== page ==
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We are excited to be featured in the November / December 2015 issue of Barefoot Vegan Magazine. If you haven´t already heard about this magazine, then you're missing out! Barefoot Vegan is a bi-monthly, digital magazine that is absolutely FREE to subscribe to.
Head on over to www.BarefootVegan.com to sign up now and read the article!
'Sanctuary Life' by Kit Jagoda (USA) represents life on their sanctuary with rabbits, goats, horses, pigs, sheep, cows, donkeys, dogs, cats, birds. Always busy, sometimes feeling chaotic and sometimes peaceful. Colorful and detailed, this painting reflects the joy of helping these animals.
Kit is the co-founder and director of River's Wish Animal Sanctuary. They care for cows, pigs, sheep, goats, horses, donkeys, rabbits, birds, cats and dogs. She has been a full time public school art teacher since 1987. River's Wish Animal Sanctuary also offers Art and Animals workshops during the summer.
Find out more about the sanctuary here.
Nerea Martinez de Lecea (Wales) is an interdisciplinary artist working in photography, video, installation, multimedia and drawing. She is a co-founder of Llun a Lliw (Picture and Colour) a new press which produces colouring books and other things .
Visit her website: www.llunalliw.com
'May All Beings Be Free' by Michelle Waters (USA)
Michelle painted "May All Beings Be Free" to show that when it comes to suffering, a cat is a cow is a goat is a person. We all feel physical and emotional pain, and we all deserve to live lives of freedom.
Michelle Waters was born and raised in Los Angeles, California, into an artistic, progressive activist family. She has been making art since she was a small child, and holds a B.A. in Studio Art from University of California, Santa Cruz. Her art expresses concerns for the loss of the natural world and human exploitation of animals. Ms. Waters is a committed ethical vegan and has been an animal liberation and environmental activist for 30 years. Her art has also been influenced by her work as a volunteer wildlife rehabilitator.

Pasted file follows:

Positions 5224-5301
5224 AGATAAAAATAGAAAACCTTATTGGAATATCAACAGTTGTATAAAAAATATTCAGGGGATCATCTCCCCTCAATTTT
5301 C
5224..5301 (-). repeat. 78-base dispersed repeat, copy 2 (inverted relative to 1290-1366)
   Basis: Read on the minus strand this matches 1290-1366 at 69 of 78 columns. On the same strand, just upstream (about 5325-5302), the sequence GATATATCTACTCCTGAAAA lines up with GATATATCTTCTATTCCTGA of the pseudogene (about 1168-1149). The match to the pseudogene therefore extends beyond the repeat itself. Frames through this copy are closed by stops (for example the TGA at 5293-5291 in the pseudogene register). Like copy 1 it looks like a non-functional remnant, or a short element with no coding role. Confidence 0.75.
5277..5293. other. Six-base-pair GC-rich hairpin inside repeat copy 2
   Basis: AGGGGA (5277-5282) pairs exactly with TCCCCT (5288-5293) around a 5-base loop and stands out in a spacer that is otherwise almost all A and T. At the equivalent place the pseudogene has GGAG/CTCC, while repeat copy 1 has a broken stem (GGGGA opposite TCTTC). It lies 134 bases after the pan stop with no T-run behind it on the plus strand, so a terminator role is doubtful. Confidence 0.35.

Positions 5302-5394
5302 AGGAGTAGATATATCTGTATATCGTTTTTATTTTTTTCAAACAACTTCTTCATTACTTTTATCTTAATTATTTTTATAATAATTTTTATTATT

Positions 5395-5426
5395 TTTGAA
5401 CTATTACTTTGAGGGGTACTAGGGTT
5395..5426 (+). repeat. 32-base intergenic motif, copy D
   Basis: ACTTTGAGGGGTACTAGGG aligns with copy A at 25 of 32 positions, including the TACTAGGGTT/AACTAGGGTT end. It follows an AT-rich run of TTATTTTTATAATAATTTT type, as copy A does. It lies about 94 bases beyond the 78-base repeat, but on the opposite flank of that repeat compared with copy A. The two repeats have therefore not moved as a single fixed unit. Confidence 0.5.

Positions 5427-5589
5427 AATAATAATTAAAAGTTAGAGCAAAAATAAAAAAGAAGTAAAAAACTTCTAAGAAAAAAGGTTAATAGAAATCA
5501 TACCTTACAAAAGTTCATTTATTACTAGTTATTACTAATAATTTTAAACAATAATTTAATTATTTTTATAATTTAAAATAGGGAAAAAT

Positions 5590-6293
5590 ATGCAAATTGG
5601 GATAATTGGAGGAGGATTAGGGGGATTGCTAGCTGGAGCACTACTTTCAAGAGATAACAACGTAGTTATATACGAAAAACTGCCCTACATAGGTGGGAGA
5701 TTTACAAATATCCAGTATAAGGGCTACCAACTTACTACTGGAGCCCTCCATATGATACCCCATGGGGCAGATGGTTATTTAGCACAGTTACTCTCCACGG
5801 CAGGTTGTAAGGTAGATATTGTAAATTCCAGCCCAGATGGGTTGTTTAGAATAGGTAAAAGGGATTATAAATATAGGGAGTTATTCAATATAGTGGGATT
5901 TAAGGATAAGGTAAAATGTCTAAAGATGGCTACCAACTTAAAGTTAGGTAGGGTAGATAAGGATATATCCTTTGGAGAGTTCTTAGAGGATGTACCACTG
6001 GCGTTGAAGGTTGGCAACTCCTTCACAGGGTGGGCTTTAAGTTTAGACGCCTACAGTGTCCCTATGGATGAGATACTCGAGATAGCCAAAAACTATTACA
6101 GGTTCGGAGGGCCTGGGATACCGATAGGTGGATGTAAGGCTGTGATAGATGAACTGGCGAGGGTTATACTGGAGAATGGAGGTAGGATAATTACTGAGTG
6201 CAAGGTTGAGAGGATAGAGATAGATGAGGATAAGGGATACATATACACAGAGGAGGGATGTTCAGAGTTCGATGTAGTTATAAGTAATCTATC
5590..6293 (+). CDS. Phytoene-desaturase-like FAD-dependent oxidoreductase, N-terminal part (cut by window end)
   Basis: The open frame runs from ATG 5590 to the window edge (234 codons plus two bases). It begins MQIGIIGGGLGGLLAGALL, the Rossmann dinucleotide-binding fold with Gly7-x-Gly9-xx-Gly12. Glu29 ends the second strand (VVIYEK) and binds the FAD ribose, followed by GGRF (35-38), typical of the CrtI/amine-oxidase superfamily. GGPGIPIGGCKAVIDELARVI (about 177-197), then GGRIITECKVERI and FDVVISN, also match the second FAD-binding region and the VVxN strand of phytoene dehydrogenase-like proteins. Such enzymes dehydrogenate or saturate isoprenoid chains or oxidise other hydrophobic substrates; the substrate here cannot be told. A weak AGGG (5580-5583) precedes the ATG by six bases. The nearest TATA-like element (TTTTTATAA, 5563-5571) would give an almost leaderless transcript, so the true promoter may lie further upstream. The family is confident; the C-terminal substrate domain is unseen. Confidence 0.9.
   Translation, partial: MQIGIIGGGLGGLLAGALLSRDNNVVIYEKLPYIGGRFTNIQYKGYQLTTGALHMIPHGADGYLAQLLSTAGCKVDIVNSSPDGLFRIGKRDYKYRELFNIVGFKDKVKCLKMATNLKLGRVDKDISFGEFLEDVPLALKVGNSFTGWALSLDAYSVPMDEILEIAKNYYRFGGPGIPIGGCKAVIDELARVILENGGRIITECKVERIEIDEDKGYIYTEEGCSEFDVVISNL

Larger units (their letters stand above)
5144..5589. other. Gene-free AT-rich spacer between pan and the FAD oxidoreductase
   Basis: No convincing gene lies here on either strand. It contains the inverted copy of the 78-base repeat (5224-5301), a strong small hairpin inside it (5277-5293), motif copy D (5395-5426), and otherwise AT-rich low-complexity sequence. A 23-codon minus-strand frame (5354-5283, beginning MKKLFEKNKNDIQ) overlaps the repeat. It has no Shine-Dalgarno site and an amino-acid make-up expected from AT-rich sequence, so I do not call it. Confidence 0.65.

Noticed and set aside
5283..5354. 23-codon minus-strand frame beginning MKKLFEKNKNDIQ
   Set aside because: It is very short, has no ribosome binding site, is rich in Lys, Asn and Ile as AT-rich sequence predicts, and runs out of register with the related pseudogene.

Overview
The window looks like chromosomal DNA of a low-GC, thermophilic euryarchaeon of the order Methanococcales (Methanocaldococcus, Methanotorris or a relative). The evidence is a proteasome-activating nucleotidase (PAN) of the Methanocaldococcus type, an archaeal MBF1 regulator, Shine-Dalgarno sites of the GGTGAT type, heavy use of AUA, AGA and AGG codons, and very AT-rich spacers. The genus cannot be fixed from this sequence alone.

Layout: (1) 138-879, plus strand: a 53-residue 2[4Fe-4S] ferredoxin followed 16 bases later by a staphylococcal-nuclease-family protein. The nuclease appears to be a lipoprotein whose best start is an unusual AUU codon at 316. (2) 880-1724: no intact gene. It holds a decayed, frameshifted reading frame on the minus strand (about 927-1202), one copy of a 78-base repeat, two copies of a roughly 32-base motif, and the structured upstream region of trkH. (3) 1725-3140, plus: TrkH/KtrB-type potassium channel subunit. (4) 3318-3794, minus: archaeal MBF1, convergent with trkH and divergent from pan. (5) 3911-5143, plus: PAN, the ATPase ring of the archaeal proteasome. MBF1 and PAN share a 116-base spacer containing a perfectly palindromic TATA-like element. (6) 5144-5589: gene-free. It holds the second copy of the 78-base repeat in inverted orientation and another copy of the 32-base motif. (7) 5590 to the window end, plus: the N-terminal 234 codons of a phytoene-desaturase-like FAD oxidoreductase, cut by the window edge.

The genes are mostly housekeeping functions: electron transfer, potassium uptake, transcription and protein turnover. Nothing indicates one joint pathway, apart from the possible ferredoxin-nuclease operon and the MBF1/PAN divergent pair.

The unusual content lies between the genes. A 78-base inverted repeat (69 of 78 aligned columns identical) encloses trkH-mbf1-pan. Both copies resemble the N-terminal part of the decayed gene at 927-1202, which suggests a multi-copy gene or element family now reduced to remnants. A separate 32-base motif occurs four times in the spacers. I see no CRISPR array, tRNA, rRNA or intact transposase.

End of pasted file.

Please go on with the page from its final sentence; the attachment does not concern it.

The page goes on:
She has shown her art widely in the U.S., including in San Francisco, Chicago, Los Angeles, Albuquerque and Seattle. Ms. Waters paints at home in the redwood forest of the Santa Cruz Mountains, an area that still has wildlife and is a source of great inspiration. When not painting she caters to every whim of her rescued feline family.
More of Michelle's work can be seen at www.michellewatersart.com
'Time to Change' by Ruth Killoran (New Zealand)
Ruth explains, "I’ve tried to express in my work the general lack of thought to our lifestyles. Animals are treated as trash, and the world and ourselves are suffering the consequences. There is hope, and to stop exploiting animals is a joy. It feels good to know you are treading gently on this beautiful planet and doing your best for its inhabitants.
There is a wealth of knowledge and support available and there could never be a better time to make the change to a more compassionate world than now.
I am inspired to create from strong human emotions. I feel passionately that all species are connected on some level and we need each other, not just to survive but to thrive. My emotions drive me whether I am painting or sculpting. I seldom have a plan, letting my subconscious take over and I am constantly experimenting and learning with the medium being used.
I love the spontaneity of painting with watercolour. I like the flow of paint to dictate the forms that gradually emerge, taking pleasure in creating flowing lines and shadows, hoping to create an emotional connection with the viewer. Stone carving with limestone evolves in a similar manner, gradually taking away layers revealing a form with a style unique to me.
As an artist I am compelled to work from my need to show people how I feel, good and bad.. The joy of being alive, the sadness of loss. Anger, frustration, disappointment, elation, confusion, misunderstanding, love, gratitude and hope for the future. I have come to realise painting helps me see form in my sculptures and sculpting helps me see contrast and depth in my paintings. Both feed from each other and my time is shared between creating work using both art forms."
See more of Ruth's work at: www.ruthkilloran.co.nz/
'Vegan reasoning' by Pascale Salmon (France).
An activist for animal rights, Pascale's paintings are an invitation to think, to change our perspective of all animals who are exploited and are killed needlessly. Each animal deserves to live in peace and freedom.